Bodhidharma settled in the kingdom of Wei where he took among his disciples Daoyu and Huike (慧可). Shortly before his death, Bodhidharma appointed Huike to succeed him, making Huike the first Chinese born patriarch and the second patriarch of Chán in China. Bodhidharma is said to have passed three items to Huike as a sign of transmission of the Dharma: a robe, a bowl, and a copy of the Lakāvatāra Sūtra. The transmission then passed to the second patriarch (Huike), the third (Sengcan), the fourth (Daoxin), and the fifth (Hongren).

Several scholars have suggested that Bodhidharma as a person never actually existed, but was a combination of various historical figures over several centuries.[8]

In the Song of Enlightenment (證道歌 Zhèngdào gē) of Yǒngjiā Xuánjué (665–713)[9]—one of the chief disciples of Huìnéng, the 6th patriarch of Chán Buddhism—it is written that Bodhidharma was the 28th patriarch in a line of descent from Mahākāśyapa, a disciple of Śākyamuni Buddha, and the first patriarch of Chán Buddhism:

Mahākāśyapa was the first, leading the line of transmission; Twenty-eight Fathers followed him in the West; The Lamp was then brought over the sea to this country; And Bodhidharma became the First Father here: His mantle, as we all know, passed over six Fathers, And by them many minds came to see the Light.[10]

Often attributed to Bodhidharma is the Bloodstream Sermon, which was actually composed quite some time after his death.

Buddhas don't save buddhas. If you use your mind to look for a buddha, you won't see the Buddha. As long as you look for a buddha somewhere else, you'll never see that your own mind is the Buddha. Don't use a buddha to worship a buddha. And don't use the mind to invoke a buddha. Buddhas don't recite sutras. Buddhas don't keep precepts. And buddhas don't break precepts. Buddhas don't keep or break anything. Buddhas don't do good or evil. To find a buddha, you have to see your nature.[11]

Another famous legend involving Bodhidharma is his meeting with Emperor Wu of Liang. Emperor Wu took an interest in Buddhism and spent a great deal of public wealth on funding Buddhist monasteries in China. When he had heard that a great Buddhist teacher, Bodhidharma, had come to China, he sought an audience with him. When they met, Emperor Wu asked how much karmic merit he had gained from his noble support of Buddhism. Bodhidharma replied "None at all." The Emperor asked "Then what is the truth of the teachings?" Bodhidharma replied, "Vast emptiness, nothing holy." So the emperor asked "Then who are you standing in front of me?" Bodhidharma replied "I do not know," and walked out.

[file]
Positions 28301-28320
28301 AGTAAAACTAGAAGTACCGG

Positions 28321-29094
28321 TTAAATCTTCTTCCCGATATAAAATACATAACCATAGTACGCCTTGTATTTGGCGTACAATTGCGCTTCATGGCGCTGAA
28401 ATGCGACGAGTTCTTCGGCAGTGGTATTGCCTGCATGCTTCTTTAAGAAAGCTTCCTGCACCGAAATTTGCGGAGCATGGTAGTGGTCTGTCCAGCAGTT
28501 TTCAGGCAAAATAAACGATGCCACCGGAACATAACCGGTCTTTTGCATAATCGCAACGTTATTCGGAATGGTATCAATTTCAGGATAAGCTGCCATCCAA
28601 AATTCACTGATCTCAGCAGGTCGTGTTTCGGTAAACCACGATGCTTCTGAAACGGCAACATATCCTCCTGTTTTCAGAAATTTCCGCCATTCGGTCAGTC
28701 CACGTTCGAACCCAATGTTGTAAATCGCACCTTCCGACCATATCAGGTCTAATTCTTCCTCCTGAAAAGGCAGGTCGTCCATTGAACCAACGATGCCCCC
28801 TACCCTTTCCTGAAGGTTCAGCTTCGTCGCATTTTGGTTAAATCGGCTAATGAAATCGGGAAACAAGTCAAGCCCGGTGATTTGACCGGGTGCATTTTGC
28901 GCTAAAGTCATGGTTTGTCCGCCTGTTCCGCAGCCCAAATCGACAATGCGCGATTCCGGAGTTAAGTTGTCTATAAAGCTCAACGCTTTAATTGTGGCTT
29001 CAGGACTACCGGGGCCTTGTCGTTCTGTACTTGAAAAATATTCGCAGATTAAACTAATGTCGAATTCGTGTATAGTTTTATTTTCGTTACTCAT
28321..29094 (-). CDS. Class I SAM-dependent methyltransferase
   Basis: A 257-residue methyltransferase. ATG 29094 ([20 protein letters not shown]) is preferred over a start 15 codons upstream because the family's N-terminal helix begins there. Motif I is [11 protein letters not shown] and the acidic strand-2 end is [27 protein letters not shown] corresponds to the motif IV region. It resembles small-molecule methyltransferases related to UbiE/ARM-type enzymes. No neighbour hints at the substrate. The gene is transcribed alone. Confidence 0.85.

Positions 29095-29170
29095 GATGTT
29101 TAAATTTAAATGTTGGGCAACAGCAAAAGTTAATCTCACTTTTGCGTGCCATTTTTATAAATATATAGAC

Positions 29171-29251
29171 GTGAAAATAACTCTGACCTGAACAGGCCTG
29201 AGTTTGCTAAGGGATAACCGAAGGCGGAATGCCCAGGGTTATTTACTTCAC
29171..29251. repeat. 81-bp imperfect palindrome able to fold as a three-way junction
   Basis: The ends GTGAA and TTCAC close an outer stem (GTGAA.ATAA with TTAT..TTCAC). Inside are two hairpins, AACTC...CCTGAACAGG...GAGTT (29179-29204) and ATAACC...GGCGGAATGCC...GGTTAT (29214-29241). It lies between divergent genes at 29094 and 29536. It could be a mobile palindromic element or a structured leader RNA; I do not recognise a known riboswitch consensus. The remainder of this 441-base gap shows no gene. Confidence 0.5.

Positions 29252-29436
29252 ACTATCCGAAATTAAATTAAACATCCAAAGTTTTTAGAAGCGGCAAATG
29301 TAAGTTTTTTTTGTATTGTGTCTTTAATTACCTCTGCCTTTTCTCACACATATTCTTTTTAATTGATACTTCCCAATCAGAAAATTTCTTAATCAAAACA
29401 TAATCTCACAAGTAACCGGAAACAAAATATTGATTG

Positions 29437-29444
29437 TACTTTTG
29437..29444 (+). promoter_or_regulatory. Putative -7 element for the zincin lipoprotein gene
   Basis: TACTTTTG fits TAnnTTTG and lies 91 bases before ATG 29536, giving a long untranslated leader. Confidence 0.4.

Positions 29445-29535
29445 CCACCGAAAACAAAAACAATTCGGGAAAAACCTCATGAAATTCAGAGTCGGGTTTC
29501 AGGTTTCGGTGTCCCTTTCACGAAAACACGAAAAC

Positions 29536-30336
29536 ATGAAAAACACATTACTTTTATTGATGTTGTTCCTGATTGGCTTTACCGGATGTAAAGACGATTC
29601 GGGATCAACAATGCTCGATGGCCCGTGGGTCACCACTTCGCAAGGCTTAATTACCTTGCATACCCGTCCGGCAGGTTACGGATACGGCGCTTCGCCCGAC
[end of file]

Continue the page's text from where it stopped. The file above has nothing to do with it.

Another legend involving Bodhidharma is that he visited the Shaolin Temple in the kingdom of Wei, at some point, and taught them a series of exercises which became the basis for the Shaolin martial arts.[8]

Ancestral Founders and lineage

Main article: Lineage (Buddhism)

Sojiji Temple, of the Soto Zen school, Tsurumi-ku, Yokohama, Japan

Bodhidharma settled in the kingdom of Wei. Shortly before his death, Bodhidharma appointed a disciplee named Huike to succeed him, making Huike the first Chinese-born ancestral founder and the second ancestral founder of Chán in China. Bodhidharma is said to have passed three items to Huike as a sign of transmission of the Dharma: a robe, a bowl, and a copy of the Lakāvatāra Sūtra. The transmission then passed to the second ancestral founder Huike, the third Sengcan, the fourth ancestral founder Daoxin, and the fifth ancestral founder Hongren.

The sixth and last ancestral founder, Huineng (惠能; 638–713), was one of the giants of Chán history, and all surviving schools regard him as their ancestor. However, the dramatic story of Huineng's life tells that there was a controversy over his claim to the title of patriarch. After being chosen by Hongren, the fifth ancestral founder, Huineng had to flee by night to Nanhua Temple in the south to avoid the wrath of Hongren's jealous senior disciples. Later, in the middle of the 8th century, monks claiming to be among the successors to Huineng, calling themselves the Southern school, cast themselves in opposition to those claiming to succeed Hongren's then publicly recognized student Shenxiu (神秀; ?-706). It is commonly held that it is at this point — that is, the debates between these rival factions — that Chán enters the realm of fully documented history.

Aside from disagreements over the valid lineage, doctrinally the Southern school is associated with the teaching that enlightenment is sudden, while the Northern School is associated with the teaching that enlightenment is gradual. The Southern school eventually became predominant and their Northern school rivals died out. Modern scholarship, however, has questioned this narrative, since the only surviving records of this account were authored by members of the Southern school.

The following are the six ancestral founder of Chán in China as listed in traditional sources:

  1. Bodhidharma (達摩) ca. 440 – ca. 528

  2. Huike (慧可) 487–593

  3. Sengcan (僧燦) ?–606

  4. Daoxin (道信) 580–651

  5. Hongren (弘忍) 601–674

  6. Huineng (慧能) 638–713

Zen history (post-700 CE)

The Five Houses of Zen